In the context of students’ free speech rights, courts have traditionally premised school regulatory authority on geography, deferring to school officials on campus and limiting a school’s capacity to discipline students for conduct taking place beyond school hours or property. In the contemporary setting, however, where wireless devices, mobile phones, and other communicative technologies abound, a student may affect the school environment significantly without setting foot on school property. In the absence of guidance from the U.S. Supreme Court, the limits of school authority to regulate such “off-campus” student speech are uncertain.
Several courts have permitted school discipline in response to off-campus student speech under the “substantial disruption” test developed by the Supreme Court in Tinker v. Des Moines Independent Community School District. Responding to distinct situations, these courts have fashioned separate threshold tests to determine whether to apply the substantial disruption test to off-campus student speech. These threshold tests are inconsistent and risk either overly burdening students’ First Amendment rights or undermining a school’s ability to carry out its educational mission.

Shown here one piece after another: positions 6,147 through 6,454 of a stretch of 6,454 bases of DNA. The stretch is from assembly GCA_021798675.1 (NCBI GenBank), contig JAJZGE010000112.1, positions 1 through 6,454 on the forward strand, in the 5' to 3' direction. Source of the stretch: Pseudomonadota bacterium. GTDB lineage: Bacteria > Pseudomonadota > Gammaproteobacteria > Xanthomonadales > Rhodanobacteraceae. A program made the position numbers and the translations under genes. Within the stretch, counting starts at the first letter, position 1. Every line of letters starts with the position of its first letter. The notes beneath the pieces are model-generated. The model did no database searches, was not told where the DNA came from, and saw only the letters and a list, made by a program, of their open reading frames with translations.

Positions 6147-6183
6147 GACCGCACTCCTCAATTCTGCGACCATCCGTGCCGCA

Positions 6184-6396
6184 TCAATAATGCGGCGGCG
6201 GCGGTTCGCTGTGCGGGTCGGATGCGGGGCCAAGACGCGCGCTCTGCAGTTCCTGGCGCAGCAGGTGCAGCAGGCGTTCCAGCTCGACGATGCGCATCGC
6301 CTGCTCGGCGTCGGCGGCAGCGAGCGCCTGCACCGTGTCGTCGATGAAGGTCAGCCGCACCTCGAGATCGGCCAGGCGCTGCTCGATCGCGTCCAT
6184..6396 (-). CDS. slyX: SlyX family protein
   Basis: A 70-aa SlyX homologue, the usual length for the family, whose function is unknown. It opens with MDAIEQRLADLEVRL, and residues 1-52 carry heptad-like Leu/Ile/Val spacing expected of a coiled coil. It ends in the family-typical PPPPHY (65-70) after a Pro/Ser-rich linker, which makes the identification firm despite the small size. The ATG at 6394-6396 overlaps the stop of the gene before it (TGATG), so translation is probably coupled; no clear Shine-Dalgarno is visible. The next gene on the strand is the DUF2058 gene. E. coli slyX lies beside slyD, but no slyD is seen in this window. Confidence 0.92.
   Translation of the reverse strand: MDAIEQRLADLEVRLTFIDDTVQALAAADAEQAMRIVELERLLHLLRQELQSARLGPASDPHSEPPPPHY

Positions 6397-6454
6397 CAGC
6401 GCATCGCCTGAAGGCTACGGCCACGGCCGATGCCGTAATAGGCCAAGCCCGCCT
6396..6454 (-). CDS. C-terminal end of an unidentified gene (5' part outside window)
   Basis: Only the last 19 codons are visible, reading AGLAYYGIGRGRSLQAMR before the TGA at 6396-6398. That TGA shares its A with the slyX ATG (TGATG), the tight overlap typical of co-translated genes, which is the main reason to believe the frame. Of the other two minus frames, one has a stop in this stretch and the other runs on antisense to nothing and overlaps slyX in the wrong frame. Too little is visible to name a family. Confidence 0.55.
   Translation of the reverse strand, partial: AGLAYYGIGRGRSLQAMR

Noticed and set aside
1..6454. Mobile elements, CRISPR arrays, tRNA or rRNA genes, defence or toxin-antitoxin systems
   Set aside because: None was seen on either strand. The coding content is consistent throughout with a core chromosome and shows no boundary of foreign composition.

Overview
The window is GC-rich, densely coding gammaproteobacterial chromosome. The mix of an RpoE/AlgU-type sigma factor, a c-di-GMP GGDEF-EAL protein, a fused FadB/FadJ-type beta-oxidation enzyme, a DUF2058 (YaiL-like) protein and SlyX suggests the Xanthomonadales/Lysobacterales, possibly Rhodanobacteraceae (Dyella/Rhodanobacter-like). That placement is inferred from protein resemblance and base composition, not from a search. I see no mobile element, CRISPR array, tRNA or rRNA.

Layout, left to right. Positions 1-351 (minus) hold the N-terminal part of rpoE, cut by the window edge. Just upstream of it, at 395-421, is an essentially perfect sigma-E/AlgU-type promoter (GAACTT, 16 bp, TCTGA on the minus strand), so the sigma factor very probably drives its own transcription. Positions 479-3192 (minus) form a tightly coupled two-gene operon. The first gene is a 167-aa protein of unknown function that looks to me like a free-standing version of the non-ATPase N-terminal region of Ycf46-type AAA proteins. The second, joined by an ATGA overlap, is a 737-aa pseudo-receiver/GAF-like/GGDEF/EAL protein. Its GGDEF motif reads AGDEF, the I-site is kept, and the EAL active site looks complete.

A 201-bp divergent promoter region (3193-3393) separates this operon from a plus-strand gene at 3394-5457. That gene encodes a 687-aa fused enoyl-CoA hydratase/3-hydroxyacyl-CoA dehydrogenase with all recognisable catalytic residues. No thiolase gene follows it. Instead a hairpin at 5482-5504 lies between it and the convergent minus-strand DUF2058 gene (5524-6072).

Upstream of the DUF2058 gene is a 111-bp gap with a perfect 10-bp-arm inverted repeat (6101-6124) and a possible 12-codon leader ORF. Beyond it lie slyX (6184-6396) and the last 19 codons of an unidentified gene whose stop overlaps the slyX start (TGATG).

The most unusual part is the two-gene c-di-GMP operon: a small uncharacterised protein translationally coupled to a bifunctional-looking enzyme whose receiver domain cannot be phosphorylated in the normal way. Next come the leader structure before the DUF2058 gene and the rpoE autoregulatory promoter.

This Note argues that the threshold tests that courts have developed neither safeguard the rights of students nor meet the needs of schools adequately. By permitting schools to regulate off-campus student speech that may foreseeably reach school property or which bears a sufficient nexus to a school’s pedagogical interests, the Second and Fourth Circuit’s threshold tests fail to impose a meaningful limit on the kind or amount of speech that schools may regulate. On the other hand, by adopting a stricter threshold test based on identifiable threats of school violence, the Ninth Circuit’s standard may foreclose a school’s ability to protect students from other dangers. By instead redefining “substantial disruption” in accordance with the conception of student-on-student harassment that the Supreme Court has articulated in the Title IX context, courts might better serve schools’ regulatory interests while protecting students’ First Amendment rights in the digital age.